high-level language that compiles down to Ethereum VM Bytecode (what miners use to execute
contracts). Go to https://remix.ethereum.org/.
Select Solidity, and New File, and give it a name. You can write your own source, or copy in the
above vulnerable contract (and modify it, if you want!) from https://ecen4133.org/static/
vuln.sol. Click Compile.
Deploy your contract to the testnet You can use MyEtherWallet to deploy a new contract
(Contract / Deploy Contract). Paste in your Bytecode and ABI/JSON copied from Remix, and give
it a name. Click Sign Transaction, and confirm with MetaMask, and soon you’ll be able to see (and
interact) with your contract!
What to submit Part 0 is just for introduction, no need to submit anything for this part.
Part 1. Vulnerable Contracts
In this part, you’ll investigate how to steal Ethereum from vulnerable smart contracts. We have
setup a vulnerable smart contract on the Ropsten testnet that you have permission to steal funds
from. However, using this technique on other contracts you do not have the same permission for
outside this class is a crime. Remember that just because you can do something technical, doesn’t
mean that you should!
We’ve deployed our contract to address 0xFB81aDf526904E3E71ca7C0d2dc841a94B1E203C. You
can download its source from https://ecen4133.org/static/vuln.sol.
The contract has two functions: deposit and withdraw that let you send and receive money from
the contract. On the surface, it appears that an address will only be able to withdraw what that
address originally deposited. But this contract is vulnerable to a bug that lets you extract more if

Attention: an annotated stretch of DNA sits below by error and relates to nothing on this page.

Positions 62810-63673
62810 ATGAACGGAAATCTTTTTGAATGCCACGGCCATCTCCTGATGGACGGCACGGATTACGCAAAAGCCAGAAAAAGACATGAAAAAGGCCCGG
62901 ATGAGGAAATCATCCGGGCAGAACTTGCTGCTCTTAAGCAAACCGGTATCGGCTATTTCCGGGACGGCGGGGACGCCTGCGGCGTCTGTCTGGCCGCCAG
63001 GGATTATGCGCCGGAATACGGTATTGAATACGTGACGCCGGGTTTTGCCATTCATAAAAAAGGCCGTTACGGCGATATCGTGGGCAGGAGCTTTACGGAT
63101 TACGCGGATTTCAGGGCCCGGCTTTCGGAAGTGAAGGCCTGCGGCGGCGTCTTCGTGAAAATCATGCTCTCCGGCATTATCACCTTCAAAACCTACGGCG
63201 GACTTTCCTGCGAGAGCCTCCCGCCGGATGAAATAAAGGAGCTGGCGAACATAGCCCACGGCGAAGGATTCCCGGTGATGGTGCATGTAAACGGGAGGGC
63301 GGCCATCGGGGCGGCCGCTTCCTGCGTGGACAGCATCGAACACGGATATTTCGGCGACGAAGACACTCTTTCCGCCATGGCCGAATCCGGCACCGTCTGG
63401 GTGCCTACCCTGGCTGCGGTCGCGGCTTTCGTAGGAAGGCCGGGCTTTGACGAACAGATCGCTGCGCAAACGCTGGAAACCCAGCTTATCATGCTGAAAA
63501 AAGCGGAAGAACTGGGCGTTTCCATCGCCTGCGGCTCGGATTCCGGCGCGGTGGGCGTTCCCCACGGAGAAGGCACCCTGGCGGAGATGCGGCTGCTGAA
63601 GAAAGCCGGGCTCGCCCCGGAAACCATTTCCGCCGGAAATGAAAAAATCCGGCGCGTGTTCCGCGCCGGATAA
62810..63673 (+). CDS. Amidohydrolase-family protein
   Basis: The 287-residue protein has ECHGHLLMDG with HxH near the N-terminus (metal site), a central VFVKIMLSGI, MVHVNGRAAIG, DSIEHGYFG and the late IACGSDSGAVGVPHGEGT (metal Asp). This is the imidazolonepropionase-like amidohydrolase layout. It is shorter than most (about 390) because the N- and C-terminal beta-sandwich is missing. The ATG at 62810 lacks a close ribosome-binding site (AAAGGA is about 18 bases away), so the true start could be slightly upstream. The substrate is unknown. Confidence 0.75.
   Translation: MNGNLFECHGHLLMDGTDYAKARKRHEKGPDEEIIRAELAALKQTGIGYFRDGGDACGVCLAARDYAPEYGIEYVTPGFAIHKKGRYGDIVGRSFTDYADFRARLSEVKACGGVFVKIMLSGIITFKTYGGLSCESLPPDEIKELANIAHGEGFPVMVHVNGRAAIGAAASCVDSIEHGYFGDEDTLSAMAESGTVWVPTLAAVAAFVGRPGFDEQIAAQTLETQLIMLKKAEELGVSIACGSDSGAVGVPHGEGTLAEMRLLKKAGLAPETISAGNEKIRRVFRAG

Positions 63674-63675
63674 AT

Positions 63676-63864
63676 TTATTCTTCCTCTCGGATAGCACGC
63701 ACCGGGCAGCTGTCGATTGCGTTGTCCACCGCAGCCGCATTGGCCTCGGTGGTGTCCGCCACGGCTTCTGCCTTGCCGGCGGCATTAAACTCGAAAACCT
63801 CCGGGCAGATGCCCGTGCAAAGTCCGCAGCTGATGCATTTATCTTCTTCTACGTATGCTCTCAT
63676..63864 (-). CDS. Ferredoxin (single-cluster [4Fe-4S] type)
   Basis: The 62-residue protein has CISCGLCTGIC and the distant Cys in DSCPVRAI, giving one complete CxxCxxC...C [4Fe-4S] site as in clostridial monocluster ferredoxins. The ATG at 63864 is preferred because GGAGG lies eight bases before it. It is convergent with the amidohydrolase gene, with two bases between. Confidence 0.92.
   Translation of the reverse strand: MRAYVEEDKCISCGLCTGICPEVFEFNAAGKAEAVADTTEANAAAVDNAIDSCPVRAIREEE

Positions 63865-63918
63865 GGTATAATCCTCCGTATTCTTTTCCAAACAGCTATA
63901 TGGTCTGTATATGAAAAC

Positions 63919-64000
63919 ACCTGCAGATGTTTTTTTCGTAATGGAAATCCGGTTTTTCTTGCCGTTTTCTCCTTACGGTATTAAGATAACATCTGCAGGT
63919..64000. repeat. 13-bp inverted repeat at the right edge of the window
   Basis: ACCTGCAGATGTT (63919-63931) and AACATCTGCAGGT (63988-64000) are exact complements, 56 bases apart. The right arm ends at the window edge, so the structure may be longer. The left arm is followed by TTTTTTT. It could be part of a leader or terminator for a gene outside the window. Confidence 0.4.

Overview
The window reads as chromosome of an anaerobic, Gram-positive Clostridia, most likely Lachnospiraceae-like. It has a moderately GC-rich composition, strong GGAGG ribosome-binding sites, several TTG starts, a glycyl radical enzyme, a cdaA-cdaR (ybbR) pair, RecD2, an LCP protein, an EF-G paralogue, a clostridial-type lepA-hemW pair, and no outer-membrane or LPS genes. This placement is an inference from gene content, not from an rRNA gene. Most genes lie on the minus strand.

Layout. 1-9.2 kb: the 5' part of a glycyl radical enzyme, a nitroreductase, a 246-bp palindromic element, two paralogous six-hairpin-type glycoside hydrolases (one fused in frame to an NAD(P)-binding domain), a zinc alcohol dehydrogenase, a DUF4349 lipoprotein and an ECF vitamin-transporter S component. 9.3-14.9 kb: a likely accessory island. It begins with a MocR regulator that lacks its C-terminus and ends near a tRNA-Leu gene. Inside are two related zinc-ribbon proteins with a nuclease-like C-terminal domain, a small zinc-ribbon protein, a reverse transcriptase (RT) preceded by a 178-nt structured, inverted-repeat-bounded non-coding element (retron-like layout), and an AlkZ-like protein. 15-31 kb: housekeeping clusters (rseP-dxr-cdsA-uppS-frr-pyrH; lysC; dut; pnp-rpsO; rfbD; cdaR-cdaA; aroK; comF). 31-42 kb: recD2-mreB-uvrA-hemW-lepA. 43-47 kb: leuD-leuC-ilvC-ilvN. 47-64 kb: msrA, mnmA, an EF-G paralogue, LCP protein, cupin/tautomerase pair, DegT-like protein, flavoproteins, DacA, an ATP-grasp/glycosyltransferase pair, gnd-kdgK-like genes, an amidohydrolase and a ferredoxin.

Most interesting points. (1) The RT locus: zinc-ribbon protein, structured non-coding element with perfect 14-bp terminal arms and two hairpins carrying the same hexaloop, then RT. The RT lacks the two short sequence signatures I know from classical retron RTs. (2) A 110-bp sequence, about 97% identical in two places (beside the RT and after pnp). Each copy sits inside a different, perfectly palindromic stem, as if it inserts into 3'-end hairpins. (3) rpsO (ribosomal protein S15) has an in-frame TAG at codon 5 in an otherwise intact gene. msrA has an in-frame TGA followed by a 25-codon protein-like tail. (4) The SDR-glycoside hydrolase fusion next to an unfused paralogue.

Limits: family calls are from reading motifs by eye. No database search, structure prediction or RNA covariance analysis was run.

In this part, you’ll write and use a contract that steals funds from the Vuln contract. Your goal is
to make a contract that includes a payable function, that interacts with the Vuln contract to steal
funds from it. Your contract should let you pay it a small amount (e.g. 0.1 ETH), and then later
let you extract a greater amount (e.g. 0.2 ETH). If we look at the (internal) transactions between
your contract and the Vuln contract, we should see that yours sends (deposits) less than it gets back
(withdraws) from the Vuln contract.
Note : This is a class-wide contract, and only has so many testnet coins in it. As such, please limit
your stealing to a humble amount, so that others can also enjoy the thrill of stealing as well. We
suggest trying to deposit/steal small amounts such as 0.1 ETH (100 finney) at a time. You don’t
need to steal all the coins to prove that you can, but if you end up stealing too much, you can always
deposit() it back.
Feel free to deploy your own copy of the Vuln contract (and fund it with your own testnet coins) to
practice attacking before you try to attack the main Vuln contract.
What to submit
1. Your stealing contract, attack.sol, that you used to extract more funds than you deposited.
2. A plaintext file, attack.txt, that lists the deployed address of your attack.sol contract (e.g.
Upload to Canvas a gzipped tarball (.tar.gz) named project5.identikey1.identikey2.tar.gz.
You can make a tarball with
$ tar czf project5.identikeys.tar.gz ./attack.sol ./attack.txt The tarball should
contain only the following files:
Your stealing contract attack.sol, and a plaintext file attack.txt with its deployed address.